“That must explain why I’m so poetic then. Anyway, enough chit-chat for now, go to your room and unpack, make the Armas your home.”
“Anything I need to know about the ‘Calle de las Armas?”
“Not really. It’s just an insignificant street in a beautiful city. That’s what the guest room is here.”
“Charming!” It was indeed a tiny room: just one bed, a small desk and a wardrobe. The grey walls were decorated with posters of plays and here and there were framed black and white photos of Spanish actors and actresses. Strangely, on the walls Luis had actually written quotes with a beige-like colour, from what must have been his favourite Spanish plays.
“Sleep carnation, the horse does not want to drink.”—Blood Wedding; Federico Garcia Lorca
“Money makes everything possible”—The House Of Bernarda Alba; Federico Garcia Lorca
“Do you hear the bells ring over our head?”—Don Juan Tenorio; Jose Zorrilla
“Imagination, once lit up within and unconditional of time and space, can pour infinities.”—Life Is A Dream; Pedro Calderon de la Barca.
It was extremely surreal looking around and reading all of those magical lines. It almost made me feel dizzy. I always knew Luis was different—he always had strange tastes—but his flat and the ideas behind it were something I’d never heard of before. What had he found in Zaragoza to make him so in touch with himself, and so proud to be himself, even if it was not his real self? In that flat I had found travel within travel.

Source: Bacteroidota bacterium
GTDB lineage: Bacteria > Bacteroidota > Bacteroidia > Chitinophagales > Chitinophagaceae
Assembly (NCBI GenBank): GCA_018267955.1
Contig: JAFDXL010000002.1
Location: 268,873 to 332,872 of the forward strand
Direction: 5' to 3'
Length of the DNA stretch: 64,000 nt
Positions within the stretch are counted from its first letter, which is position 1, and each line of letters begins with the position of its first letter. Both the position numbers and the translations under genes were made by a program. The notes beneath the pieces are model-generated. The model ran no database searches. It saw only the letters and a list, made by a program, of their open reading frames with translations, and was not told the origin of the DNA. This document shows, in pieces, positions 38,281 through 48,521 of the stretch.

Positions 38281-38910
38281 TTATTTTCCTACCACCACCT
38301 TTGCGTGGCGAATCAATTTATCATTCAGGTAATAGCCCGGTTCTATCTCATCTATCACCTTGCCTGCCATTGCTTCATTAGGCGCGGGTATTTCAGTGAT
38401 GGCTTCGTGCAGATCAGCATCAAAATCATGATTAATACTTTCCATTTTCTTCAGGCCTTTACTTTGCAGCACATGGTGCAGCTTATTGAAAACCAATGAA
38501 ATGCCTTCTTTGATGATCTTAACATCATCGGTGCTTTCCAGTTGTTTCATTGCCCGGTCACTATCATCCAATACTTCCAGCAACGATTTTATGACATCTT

We left the flat at five o’clock after I had enjoyed a shower and a quick rest. Luis had said we would go out for a walk and catch in some sights to get me orientated, then at around ten he had arranged to meet some of his friends for dinner at one of their favourite restaurants. The streets around Luis’ flat were busy and central. Full of shops, churches, and trees. Everything felt so perfect. The tranquillity of travel was to be found in the magic of the first day.
We didn’t walk too far and Luis seemed to be more interested in shopping than catching in the sights. He was like a little girl whenever he saw a shop. ‘Let’s buy this, let’s try that, lets adopt that’ . . . He was more of a tourist than I. Luis brought some crisps he had lying around the flat to keep my energy levels afloat.
This wasn’t my first time abroad by a long stretch, but it was my first time in Spain. I never really had much of an interest in Spanish culture. When I was young I was always absorbed by Italy and its world, but this city was such an eye-opener for me. I was amazed by the greenery in the streets, from large avenues such as the oceanic Gran Via, to small little streets, everywhere were trees. The architecture also surprised me: how could something so uniform and organised be so daring and challenging? Buildings that seemed to verge on Art Nouveau, at least to my eyes, seemed to be much more contemporary. The balconies, some introverted some externalized, were like stars on a clear blue day. And they were so clean! I had never seen such pure white, it was as if I was caught up in a wedding of epic proportions: I wanted to kiss and hug all the lofty brides.
Luis took me to see the bullring, which I was quite averse to as I had a lot of reservations about that whole business, but I must say I had no such reservations for the architecture of the bullring itself. To my eyes it seemed like a Coliseum built by Moroccans. Swirling arches of bright red and white, a humble-grandiose entrance that seemed to mimic the grandeur of the Alhambra or some other masterpiece from the Arabic world. Luis took some photos of me with a bust of a bullfighter just outside, someone named Villalta from Zaragoza. Luis was determined to convert me to the spectacle of the matador. To this end he dragged me into a souvenir shop near the bullring and bought me one of those hats that matadors wore during the bullfight.